This is an essay I wrote for my AP History class.

The abolitionists believed that the institution of slavery was a sin. Their strong feelings compelled them to take action through public speaking, the press, and violence. After failed attempts in the South, abolitionism rooted itself in the North, and struggles with peaceful battles made the reformers revert to militancy.

The common moral principle that abolitionists all agreed on was that slavery was a sin, and that it couldn’t continue in the United States any longer. This sin required repentance, and the South needed to acknowledge the unalienable rights of all of its citizens. Abolitionists all believed that this goal should be achieved as soon as possible, yet they knew it couldn’t be don’t at once. Such a quick change itself would be immoral because of the importance of stability. The journey towards abolishing slavery should start soon, but move gradually.

The activities of abolitionists were numerous. William Lloyd Garrison started the Liberator, a weekly newspaper dedicated to the abolition of Southern slavery, in 1831. A year later, he organized the New England Anti-Slavery Society, and later helped to create the organization on a national level. In 1839, Theodore Dwight Weld published “Slavery as It Is,” which was a compilation of Southern newspapers and court records. White people were not the only abolitionists, however. Prominent agents and orators such as Samuel Ringgold Ward, Lunsford Lane, Sojourner Truth, Charles Lenox Remond, and Frederick Douglass all contributed to the cause, too. David Walker, a free black American from North Carolina, wrote “Appeal to the Colored Citizens of the World”, which was an angry justification of violence. Henry H. Garnet likewise encouraged violence in a black convention in Buffalo. Others, such as Harriet Tubman, helped large amounts of blacks escape to the North.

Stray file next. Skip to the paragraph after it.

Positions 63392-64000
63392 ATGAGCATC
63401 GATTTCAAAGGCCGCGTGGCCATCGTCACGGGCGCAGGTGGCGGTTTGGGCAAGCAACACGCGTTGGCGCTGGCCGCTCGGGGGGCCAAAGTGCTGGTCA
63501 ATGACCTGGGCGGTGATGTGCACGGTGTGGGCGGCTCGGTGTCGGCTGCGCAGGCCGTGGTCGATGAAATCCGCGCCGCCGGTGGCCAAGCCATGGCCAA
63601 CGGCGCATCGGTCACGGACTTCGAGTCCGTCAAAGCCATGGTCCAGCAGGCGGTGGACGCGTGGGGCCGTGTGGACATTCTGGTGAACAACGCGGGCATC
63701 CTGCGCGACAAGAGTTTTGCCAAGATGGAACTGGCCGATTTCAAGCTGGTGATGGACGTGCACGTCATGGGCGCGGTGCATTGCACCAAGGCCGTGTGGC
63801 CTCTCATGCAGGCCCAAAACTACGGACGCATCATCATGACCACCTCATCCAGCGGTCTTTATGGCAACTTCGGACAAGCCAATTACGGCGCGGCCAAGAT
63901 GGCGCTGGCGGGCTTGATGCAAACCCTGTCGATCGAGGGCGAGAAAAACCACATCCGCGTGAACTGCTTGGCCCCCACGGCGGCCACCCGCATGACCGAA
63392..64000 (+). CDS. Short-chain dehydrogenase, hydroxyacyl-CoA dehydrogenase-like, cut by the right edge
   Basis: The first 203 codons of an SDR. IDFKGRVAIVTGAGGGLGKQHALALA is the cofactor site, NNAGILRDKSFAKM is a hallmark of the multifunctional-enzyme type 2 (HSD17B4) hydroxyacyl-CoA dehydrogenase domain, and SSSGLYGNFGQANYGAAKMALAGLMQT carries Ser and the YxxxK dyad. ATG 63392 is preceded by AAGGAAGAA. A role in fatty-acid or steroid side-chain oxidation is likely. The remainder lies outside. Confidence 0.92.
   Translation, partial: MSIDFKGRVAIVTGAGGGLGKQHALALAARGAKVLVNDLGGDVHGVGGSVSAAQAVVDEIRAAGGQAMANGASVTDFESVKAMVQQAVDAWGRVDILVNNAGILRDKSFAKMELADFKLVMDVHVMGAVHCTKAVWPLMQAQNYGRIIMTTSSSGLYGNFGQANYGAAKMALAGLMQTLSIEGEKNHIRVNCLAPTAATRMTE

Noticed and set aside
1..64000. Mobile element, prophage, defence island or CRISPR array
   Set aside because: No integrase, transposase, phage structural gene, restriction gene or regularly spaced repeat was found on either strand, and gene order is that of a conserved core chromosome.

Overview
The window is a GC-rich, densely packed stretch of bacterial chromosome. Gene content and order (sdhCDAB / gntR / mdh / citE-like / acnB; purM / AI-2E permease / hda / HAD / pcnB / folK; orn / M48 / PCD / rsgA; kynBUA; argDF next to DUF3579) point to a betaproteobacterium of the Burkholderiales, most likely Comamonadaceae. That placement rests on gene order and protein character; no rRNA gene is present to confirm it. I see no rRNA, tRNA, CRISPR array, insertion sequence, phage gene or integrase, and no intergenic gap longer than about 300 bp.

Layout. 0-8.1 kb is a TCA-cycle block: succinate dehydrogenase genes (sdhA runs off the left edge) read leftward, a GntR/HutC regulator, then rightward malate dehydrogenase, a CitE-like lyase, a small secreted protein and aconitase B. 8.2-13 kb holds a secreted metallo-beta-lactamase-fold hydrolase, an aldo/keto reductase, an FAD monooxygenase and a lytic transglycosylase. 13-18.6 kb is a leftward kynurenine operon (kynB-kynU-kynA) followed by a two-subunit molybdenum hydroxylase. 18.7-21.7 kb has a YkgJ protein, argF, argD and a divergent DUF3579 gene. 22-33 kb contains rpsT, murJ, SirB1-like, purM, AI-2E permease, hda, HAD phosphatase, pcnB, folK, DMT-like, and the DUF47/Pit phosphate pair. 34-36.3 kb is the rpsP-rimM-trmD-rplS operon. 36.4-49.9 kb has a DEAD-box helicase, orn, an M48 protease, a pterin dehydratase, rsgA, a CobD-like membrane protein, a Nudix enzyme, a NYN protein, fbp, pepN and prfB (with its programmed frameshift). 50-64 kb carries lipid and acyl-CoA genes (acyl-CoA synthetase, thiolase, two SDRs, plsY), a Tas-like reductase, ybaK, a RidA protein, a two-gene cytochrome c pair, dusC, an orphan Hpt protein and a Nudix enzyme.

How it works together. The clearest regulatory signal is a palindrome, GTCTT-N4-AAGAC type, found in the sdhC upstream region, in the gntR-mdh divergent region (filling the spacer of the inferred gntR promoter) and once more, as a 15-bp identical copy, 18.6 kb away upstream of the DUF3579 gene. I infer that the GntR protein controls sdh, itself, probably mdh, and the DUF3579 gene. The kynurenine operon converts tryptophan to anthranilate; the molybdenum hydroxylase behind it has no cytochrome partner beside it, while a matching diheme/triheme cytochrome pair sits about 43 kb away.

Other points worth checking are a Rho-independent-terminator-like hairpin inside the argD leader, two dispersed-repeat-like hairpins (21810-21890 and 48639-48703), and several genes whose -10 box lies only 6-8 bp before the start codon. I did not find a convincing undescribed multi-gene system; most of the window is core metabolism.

The shift from South to North in the campaigning can be attributed to the stubbornness and the hatred the Southerners showed toward the presented cause. The manumission establishments were unsuccessful, and people in the North were more willing to listen to what these people had to say. Another change also took place during the campaigning. Things went from pacifist to military. This was because moral suasion wasn’t achieving its original goal. To eliminate the discrimination and prejudice in the South, more would have to be done than talk. Though the pacifists started the fight, it was the more aggressive that carried it out.

The abolitionists all shared the common principle that slavery was a sin, and that unalienable rights should be acknowledged for all living in the South. Numerous activities took place, involving opinionated writing, public speaking, and even violence. Throughout the campaigning, abolitionists moved to the North because of Southern lack of interest in their cause. Pacifism also changed to militancy when the point could be made no other way.